Crude oil prices are determined by worldwide supply and demand. Events in crude oil markets that caused spikes in crude oil prices were a major factor in all but one of the five major run-ups in gasoline prices between 1992 and 1997, according to the National Petroleum Council study U.S. Petroleum Supply – Inventory Dynamics. Rapid gasoline price increases occurred in response to crude oil shortages caused by the Arab oil embargo in 1973, the Iranian revolution in 1978, the Iran/Iraq war in 1980, and the Persian Gulf conflict in 1990. The cost of crude oil has been the main contributor to recent increases in gasoline prices. World crude oil prices reached record levels in 2007 due mainly to high worldwide oil demand relative to supply.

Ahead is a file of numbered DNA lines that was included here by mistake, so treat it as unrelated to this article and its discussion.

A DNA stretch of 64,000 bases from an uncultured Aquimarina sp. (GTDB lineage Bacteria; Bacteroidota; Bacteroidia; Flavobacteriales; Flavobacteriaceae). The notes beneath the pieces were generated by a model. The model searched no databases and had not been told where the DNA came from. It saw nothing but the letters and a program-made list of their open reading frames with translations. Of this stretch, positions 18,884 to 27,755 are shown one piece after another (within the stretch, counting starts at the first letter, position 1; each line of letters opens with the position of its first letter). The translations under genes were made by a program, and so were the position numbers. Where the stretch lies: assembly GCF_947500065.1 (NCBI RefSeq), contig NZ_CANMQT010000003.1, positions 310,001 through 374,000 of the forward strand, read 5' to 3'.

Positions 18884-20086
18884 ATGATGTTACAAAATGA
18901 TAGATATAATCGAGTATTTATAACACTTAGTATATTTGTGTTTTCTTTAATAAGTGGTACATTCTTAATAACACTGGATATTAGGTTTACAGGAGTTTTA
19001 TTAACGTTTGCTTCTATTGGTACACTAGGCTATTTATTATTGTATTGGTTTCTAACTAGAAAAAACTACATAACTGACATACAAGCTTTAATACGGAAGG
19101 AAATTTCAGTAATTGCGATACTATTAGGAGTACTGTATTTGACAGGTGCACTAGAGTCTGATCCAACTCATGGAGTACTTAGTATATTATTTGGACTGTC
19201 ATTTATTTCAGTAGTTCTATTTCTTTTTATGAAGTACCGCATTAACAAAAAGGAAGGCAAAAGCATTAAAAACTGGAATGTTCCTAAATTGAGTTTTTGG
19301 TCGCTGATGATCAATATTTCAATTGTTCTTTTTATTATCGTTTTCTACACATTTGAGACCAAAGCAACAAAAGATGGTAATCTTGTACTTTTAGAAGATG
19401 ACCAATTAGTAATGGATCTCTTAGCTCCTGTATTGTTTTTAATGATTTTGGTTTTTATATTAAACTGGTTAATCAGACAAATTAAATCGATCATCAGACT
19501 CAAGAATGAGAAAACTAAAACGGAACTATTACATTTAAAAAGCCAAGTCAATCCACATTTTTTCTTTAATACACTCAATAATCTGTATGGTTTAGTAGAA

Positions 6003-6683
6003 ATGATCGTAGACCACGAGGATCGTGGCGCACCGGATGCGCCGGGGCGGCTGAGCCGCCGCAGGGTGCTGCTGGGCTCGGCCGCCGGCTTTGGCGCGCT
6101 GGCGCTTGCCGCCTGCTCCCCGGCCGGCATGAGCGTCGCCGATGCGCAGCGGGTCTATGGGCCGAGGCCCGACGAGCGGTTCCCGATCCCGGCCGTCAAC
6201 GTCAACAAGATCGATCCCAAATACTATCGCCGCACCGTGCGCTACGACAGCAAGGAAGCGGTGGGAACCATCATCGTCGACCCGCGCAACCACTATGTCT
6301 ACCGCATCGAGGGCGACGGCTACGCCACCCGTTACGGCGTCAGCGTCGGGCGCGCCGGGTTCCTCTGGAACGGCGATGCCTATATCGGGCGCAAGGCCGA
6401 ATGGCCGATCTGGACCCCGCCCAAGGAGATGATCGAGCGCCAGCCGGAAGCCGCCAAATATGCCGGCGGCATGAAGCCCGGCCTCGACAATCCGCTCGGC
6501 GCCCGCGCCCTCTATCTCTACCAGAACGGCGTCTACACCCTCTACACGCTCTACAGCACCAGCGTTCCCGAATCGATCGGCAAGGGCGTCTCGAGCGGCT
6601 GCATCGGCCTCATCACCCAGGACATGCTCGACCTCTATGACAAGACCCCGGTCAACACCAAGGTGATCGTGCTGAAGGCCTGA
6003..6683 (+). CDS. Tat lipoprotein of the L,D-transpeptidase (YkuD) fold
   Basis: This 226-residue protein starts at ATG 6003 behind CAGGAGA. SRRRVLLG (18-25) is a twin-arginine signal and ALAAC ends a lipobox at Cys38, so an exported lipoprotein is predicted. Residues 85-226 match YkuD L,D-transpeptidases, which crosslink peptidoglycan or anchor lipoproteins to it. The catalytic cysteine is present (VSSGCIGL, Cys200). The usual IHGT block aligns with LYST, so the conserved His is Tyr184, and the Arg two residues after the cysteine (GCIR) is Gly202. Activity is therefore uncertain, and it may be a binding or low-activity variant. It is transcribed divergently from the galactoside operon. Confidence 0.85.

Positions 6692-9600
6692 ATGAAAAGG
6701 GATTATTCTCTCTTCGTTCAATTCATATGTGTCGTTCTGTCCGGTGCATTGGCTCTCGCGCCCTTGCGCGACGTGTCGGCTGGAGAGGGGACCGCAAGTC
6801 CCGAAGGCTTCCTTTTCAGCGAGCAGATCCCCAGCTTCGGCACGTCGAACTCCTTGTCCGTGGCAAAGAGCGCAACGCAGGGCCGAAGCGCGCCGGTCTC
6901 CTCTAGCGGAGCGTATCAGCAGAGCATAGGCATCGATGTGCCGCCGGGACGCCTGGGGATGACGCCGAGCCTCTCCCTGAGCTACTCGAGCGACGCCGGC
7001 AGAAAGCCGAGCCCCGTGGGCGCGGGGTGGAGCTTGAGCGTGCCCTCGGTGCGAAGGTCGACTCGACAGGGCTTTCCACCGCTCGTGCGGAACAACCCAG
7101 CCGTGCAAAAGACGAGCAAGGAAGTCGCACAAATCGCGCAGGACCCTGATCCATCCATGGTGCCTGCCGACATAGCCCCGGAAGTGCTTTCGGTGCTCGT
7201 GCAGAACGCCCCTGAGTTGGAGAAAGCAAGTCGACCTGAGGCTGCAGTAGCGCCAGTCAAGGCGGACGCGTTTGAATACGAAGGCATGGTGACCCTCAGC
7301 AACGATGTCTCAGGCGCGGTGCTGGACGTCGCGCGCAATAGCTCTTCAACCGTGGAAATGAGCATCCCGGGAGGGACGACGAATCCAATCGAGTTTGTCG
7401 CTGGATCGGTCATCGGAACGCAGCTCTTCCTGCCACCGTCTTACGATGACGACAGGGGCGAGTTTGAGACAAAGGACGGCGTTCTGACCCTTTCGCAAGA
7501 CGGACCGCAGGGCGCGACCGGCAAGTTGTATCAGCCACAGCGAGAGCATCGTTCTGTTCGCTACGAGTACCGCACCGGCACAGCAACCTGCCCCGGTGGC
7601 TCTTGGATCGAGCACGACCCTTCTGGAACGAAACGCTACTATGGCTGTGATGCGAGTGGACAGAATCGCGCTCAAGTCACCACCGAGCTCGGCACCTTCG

Other factors contributing to higher crude oil prices include political events and conflicts in some major oil producing regions, as well as other factors such as the declining value of the U.S. dollar (the currency at which crude oil is traded globally).